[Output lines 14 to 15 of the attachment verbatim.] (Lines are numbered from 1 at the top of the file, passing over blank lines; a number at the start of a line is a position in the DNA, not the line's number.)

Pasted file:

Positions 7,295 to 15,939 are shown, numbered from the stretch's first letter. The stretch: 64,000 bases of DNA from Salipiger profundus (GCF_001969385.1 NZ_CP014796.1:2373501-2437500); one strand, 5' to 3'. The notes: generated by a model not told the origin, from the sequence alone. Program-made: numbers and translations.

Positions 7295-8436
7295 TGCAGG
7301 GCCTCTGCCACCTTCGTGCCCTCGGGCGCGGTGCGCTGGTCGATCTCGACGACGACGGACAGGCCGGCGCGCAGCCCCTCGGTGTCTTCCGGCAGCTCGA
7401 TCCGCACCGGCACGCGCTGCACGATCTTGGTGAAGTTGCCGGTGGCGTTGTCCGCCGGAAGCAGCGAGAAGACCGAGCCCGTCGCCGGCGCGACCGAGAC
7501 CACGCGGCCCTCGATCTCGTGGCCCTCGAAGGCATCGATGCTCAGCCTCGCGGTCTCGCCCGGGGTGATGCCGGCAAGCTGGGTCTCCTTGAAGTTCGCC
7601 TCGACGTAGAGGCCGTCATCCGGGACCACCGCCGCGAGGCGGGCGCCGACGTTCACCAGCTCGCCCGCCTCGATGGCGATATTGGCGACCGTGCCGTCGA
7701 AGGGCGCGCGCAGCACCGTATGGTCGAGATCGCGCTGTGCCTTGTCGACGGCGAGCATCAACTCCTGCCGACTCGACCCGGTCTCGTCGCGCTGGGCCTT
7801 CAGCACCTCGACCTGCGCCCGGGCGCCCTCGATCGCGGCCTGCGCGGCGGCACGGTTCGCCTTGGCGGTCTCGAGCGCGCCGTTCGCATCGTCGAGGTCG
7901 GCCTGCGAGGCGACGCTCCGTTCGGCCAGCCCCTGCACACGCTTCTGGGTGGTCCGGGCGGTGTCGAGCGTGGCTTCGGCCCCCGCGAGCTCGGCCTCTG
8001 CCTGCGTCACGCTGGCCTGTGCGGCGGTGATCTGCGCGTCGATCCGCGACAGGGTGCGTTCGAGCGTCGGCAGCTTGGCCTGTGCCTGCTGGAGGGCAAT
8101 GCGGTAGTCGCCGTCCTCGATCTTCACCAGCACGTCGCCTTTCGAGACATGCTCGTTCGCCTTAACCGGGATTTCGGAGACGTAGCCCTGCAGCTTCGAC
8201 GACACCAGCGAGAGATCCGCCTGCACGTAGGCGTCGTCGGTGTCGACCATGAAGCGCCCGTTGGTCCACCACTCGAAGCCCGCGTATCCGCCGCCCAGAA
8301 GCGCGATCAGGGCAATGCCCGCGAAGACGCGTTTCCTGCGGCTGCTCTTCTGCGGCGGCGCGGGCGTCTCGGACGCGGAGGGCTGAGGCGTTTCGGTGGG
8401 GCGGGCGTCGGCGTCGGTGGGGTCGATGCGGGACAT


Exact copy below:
8301 GCGCGATCAGGGCAATGCCCGCGAAGACGCGTTTCCTGCGGCTGCTCTTCTGCGGCGGCGCGGGCGTCTCGGACGCGGAGGGCTGAGGCGTTTCGGTGGG
8401 GCGGGCGTCGGCGTCGGTGGGGTCGATGCGGGACAT